the winter solstice fell in Capricorn
and that, in the Orion Nebula,
from swirling gas, new stars are being born.

A Christmas Wish

Family Stone

The Family Stone: A tale of Christmas Dysfunctionality

Everybody thinks they are right.  If you asked Hitler, Stalin, Ivan the Terrible or Robert Mugabe about their records they would explain to you why they were right and what they did was right and there is a good chance that after an hour with any of them you would begin to accept that they had a valid position.

Everybody thinks they are right.

Christmas is time for families.  If anyone knows how to push all your emotional trigger buttons it is your close family.  This makes Christmas a time of stress and tension for many.  Old arguments bubble to the surface.  Kind words and gestures are over-analysed and misinterpreted and rejected.

If you have stress in your relationships here is some sage advice from John Greenleaf Whittier.  Just forgive. Whittier is one of the “Fireside Poets” and born this day in 1807.  I like to think of the Fireside poets in terms of life before TV, when you might spend a cold winters evening by the fire sharing poetry and stories.  Time spent with family and friends, like Christmas.

Forgiveness is hard, because if you mean it then it must be unconditional.  You are not offering an olive branch to begin peace talks.  You are giving it away, opening your own heart with no expectation of any reciprocal action on the other side.  That is real forgiveness.

 

Forgiveness; by John Greenleaf Whittier

My heart was heavy, for its trust had been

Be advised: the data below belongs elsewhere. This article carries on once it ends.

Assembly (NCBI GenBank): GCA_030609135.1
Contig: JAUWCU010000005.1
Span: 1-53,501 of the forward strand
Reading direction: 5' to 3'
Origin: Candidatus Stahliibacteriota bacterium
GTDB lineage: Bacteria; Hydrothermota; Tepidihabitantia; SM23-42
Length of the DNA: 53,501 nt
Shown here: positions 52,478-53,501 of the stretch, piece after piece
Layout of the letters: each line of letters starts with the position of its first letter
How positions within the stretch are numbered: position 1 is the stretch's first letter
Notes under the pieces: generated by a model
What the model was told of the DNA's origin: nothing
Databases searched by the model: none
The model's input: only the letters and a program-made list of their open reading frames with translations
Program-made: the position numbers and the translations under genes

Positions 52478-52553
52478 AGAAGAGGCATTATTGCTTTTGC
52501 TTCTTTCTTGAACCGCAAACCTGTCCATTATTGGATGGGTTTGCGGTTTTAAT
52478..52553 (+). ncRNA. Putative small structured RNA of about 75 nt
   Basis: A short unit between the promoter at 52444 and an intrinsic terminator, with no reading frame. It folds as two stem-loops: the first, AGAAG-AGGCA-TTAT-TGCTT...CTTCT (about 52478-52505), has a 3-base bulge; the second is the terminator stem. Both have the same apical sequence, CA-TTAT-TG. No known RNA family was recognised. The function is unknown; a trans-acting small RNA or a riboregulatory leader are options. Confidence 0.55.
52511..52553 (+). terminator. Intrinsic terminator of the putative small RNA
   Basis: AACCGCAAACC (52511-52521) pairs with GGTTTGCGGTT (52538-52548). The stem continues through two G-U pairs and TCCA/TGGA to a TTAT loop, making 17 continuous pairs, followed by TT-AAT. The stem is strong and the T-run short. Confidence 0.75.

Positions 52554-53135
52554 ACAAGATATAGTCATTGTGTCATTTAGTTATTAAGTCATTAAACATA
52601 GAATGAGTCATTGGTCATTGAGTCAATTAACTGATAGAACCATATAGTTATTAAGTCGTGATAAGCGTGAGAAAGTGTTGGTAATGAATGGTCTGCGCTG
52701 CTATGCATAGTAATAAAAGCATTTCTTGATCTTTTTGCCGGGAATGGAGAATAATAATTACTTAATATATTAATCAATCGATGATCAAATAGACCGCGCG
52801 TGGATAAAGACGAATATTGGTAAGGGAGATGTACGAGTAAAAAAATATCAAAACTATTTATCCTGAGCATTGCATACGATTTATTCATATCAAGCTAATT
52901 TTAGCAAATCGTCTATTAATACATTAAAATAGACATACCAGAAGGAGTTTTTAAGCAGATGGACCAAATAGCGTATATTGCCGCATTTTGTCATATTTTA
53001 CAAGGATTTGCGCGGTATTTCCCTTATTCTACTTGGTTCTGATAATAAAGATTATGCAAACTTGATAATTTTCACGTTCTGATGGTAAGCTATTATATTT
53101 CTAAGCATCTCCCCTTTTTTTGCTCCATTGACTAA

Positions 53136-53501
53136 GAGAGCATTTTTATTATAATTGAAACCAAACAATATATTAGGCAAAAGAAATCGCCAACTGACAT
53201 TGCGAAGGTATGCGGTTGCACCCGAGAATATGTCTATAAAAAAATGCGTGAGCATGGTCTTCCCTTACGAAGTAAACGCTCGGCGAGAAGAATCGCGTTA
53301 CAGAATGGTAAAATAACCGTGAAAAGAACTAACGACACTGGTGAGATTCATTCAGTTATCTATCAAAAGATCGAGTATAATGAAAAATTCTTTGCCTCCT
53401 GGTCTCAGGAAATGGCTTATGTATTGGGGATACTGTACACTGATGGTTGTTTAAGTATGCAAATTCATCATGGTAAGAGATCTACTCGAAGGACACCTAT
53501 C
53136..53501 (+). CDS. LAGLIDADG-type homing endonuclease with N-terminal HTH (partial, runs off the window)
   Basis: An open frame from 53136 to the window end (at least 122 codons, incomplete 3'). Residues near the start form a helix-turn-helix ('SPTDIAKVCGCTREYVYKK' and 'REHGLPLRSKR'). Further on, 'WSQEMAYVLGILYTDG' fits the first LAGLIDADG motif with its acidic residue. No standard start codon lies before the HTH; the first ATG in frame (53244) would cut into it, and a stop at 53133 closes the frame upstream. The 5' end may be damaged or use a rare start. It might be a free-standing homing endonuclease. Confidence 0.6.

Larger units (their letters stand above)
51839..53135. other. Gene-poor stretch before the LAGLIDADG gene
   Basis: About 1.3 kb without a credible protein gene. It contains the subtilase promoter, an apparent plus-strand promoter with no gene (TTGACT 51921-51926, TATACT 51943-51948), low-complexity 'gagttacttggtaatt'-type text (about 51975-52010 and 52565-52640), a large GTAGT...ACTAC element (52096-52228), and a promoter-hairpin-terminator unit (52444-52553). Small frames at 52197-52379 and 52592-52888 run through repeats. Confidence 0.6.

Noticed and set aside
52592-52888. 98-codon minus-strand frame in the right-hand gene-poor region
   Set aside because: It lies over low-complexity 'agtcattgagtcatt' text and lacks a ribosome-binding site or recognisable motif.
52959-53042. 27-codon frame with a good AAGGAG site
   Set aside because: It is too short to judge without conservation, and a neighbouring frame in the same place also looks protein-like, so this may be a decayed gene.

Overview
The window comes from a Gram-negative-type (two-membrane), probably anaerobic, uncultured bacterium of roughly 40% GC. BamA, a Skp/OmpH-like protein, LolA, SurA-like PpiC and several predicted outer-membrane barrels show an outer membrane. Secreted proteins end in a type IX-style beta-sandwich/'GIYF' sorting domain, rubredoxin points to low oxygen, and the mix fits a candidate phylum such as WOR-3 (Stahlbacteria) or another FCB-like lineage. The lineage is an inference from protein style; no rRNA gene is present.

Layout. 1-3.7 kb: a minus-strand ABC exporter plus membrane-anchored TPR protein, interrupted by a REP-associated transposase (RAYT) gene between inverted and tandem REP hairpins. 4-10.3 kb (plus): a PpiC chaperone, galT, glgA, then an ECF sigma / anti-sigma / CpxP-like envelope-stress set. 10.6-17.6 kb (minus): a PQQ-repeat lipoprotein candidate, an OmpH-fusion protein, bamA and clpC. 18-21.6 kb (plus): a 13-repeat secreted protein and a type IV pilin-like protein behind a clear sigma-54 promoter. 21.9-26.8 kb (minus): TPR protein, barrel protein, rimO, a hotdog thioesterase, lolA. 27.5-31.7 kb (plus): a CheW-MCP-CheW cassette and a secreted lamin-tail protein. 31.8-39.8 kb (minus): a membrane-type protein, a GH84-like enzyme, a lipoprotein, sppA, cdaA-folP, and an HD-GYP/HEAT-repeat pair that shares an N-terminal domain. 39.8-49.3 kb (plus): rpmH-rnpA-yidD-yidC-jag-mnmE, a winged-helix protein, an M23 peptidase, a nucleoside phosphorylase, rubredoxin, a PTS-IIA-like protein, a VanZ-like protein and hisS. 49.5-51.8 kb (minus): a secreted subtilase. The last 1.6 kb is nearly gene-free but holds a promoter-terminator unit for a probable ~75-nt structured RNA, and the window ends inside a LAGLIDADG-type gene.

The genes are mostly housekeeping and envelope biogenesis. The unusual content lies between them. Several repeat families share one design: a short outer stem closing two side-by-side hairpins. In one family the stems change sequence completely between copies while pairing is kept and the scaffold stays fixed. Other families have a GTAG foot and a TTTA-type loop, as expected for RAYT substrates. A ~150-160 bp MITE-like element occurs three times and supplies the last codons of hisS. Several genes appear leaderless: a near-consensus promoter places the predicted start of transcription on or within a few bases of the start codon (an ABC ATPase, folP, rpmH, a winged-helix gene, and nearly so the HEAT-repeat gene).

abused, its kindness answered with foul wrong;
so, turning gloomily from my fellow-men,
one summer Sabbath day I strolled among
the green mounds of the village burial-place;
where, pondering how all human love and hate
find one sad level; and how, soon or late,
wronged and wrongdoer, each with meekened face,
and cold hands folded over a still heart,
pass the green threshold of our common grave,
whither all footsteps tend, whence none depart,
awed for myself, and pitying my race,
our common sorrow, like a mighty wave,
swept all my pride away, and trembling I forgave!

Depression is rage spread thin.

George Santayana Quotes - iPerceptive

George Santayana is a classic case of a man born before his time.  This is a man who was made for Twitter.  His philosophy is spelled out in aphorisms, short and very quotable statements.  They have been quoted but more often misattributed to other people.

Born in Madrid, Dec 16th, 1863 and raised in Ávila to the age of 8 when he emigrated to Boston, the home of the father of his older half siblings.  Yes even in the 19th Century American marriages appear to have been very complicated.

Educated in Harvard, Berlin and Cambridge, UK.  He resigned from a position in Harvard and returned to Spain.  After some travelling he settled into Rome for the last 40 years of his life.

If you are ever stuck for something witty to quote on Twitter just Google his name.  You will find all sorts of gems such as:

History is a pack of lies about events that never happened told by people who weren’t there.

Never build your emotional life on the weaknesses of others.

Habit is stronger than reason.

 

 

 

Depression art.

ethel-hays-jay-walkers

Art-Deco cartoon of Ethel Hays

Born this day in 1869 Ellis Parker Butler was a full time banker and a part time author.  Between 1931 and 1936 Ethel Hays illustrated his short stories.  She was a well known cartoonist of the 20’s and 30’s and later became a childrens book illustrator.

I pose a question here, and feel free to comment if you have an insight.  If we look at art in the great depression 1930 – 1936 and compare it with art in the recent depression 2008 – 2014 ; can we draw any commonalities?  What are the major themes that emerge?

A Minute; by Ellis Parker Butler

She plucked a blossom fair to see;
upon my coat I let her pin it;
and thus we stood beneath the tree
a minute.

She turned her smiling face to me;
I saw a roguish sweetness in it;
I kissed her once;—it took, maybe,
a minute.

The time was paltry, you’ll agree;
it took but little to begin it;
but since my heart has not been free
a minute.